The Wall Street Journal posted a two-part counterpoint series this week – first “An (Atheist) Easter Message from Ricky Gervais“, and then “How Easter Killed My Faith in Atheism” by Lee Strobel. Mr. Gervais is well-known in film and comedy. Mr. Strobel is a former newspaper editor (and former atheist) who became a widely published Christian author.
In brief, Mr. Gervais argues that many people who call themselves Christians are disagreeable, hypocritical, un-Christlike people (no contest there), and also that he follows the ten commandments better than most Christians. Strobel (author of The Case for Christ, an examination of data and historical records about Christ’s death and resurrection), writes about attempting to disprove Christianity as an adamant atheist, and unwillingly convincing himself of its truth along the way. His investigation centered around Christ’s death and resurrection as the key because “Anyone can claim to be divine, but if Jesus backed up his claim by returning from the dead, then that was awfully good evidence he was telling the truth.”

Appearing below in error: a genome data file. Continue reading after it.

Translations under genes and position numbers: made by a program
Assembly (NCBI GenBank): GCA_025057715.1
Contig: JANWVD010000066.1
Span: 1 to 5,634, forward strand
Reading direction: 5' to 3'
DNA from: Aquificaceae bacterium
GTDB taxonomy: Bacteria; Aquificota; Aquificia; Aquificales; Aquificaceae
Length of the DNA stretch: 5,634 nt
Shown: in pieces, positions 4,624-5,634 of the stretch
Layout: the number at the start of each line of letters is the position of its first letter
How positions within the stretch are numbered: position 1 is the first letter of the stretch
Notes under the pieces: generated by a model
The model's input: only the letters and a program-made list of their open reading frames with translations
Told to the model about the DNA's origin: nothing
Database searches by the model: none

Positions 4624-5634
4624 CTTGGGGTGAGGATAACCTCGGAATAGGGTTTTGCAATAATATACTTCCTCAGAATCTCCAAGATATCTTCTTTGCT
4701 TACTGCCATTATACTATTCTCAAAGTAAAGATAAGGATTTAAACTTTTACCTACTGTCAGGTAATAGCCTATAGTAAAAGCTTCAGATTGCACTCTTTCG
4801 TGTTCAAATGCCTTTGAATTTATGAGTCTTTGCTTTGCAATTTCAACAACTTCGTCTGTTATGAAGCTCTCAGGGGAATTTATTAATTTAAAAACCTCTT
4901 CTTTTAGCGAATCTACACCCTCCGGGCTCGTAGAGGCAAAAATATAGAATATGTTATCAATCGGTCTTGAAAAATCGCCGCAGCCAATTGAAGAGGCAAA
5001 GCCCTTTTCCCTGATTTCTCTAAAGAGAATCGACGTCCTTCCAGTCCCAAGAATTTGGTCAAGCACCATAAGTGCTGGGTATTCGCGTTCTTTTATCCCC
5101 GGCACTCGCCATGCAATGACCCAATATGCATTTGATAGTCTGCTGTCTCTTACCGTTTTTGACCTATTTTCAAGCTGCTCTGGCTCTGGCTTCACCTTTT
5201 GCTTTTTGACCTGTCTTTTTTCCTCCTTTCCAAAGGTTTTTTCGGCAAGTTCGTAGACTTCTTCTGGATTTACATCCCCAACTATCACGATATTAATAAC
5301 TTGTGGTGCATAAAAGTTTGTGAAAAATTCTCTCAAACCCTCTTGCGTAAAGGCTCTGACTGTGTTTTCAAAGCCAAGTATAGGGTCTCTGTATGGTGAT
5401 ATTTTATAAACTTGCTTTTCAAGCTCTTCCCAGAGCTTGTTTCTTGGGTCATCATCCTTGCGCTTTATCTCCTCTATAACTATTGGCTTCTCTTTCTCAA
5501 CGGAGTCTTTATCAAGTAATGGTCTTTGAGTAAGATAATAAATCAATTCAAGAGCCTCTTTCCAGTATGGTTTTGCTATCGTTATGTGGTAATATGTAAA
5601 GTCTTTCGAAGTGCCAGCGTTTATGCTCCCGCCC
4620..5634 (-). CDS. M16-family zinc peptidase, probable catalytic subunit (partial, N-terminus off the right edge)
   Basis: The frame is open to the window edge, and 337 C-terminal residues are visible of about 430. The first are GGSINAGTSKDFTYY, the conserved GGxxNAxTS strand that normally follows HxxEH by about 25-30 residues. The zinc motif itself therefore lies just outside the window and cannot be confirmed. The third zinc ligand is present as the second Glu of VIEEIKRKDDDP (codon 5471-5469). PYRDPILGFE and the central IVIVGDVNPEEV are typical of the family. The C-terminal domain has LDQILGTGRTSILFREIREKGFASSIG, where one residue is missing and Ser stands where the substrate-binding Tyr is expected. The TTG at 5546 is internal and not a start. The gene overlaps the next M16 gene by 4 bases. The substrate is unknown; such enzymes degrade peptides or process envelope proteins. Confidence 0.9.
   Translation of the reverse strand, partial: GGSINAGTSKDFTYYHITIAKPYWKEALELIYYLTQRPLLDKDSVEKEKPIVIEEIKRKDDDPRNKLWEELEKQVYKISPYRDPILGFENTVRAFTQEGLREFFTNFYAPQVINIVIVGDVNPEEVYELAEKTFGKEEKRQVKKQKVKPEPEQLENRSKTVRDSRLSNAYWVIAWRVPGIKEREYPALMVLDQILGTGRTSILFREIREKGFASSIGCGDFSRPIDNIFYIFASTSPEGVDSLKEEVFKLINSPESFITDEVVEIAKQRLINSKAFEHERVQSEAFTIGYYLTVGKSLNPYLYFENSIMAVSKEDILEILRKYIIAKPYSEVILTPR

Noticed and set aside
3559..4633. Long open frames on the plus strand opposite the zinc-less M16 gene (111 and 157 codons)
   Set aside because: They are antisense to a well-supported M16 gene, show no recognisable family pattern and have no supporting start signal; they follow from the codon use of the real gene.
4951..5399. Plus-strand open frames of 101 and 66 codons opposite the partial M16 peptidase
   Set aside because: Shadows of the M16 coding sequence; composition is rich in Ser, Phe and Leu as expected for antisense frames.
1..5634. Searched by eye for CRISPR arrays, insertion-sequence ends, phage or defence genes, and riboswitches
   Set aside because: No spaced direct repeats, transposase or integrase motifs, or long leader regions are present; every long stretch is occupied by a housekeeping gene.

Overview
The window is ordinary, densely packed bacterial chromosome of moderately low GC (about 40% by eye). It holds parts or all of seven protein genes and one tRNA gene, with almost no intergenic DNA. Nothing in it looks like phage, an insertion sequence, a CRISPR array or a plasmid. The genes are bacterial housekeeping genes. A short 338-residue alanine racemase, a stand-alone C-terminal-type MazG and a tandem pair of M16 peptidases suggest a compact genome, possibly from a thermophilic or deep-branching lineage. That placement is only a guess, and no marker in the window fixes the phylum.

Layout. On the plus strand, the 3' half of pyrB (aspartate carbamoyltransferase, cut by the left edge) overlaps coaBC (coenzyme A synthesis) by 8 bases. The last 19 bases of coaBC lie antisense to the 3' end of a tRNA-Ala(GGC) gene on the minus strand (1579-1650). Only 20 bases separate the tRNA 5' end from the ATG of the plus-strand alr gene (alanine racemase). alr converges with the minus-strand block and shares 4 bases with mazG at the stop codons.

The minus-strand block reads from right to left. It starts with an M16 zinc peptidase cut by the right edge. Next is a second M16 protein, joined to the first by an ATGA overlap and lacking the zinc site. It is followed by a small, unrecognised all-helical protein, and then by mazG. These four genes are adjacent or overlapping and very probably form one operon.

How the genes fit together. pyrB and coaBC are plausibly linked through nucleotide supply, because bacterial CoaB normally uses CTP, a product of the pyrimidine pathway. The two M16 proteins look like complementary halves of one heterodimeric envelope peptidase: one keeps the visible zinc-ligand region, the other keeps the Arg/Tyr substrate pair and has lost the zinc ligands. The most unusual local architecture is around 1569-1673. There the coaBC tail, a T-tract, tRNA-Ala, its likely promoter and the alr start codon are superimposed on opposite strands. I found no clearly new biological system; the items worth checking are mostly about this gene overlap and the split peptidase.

Both are interesting articles, though somewhat handicapped by their brevity. I’m not going to start writing about the arguments themselves because I wouldn’t be able to stop myself once started. What did crack me up was the angle each came from. Atheists, especially in academia, often accuse Christians of sacrificing science and logic to faith and feelings. Ironically, Strobel converted to Christianity because of scientific and historical data (regardless of its moral or spiritual effects), and Gervais negates the faith because he’s already nicer than many who call themselves Christians. Not the point of the articles, but the reverse-stereotypical platforms made me laugh.
On a completely unrelated note, Hot Cross Buns were never a Holy Week staple in our home, but with a recipe like this they might become a tradition.
And, just for fun, read this sweet story with a moral, and then follow up on the theme by reading one of my favorite dramatic poems The Hound of Heaven. Did I really just encourage people to read a “sweet” story? Shoot me, there goes my ego…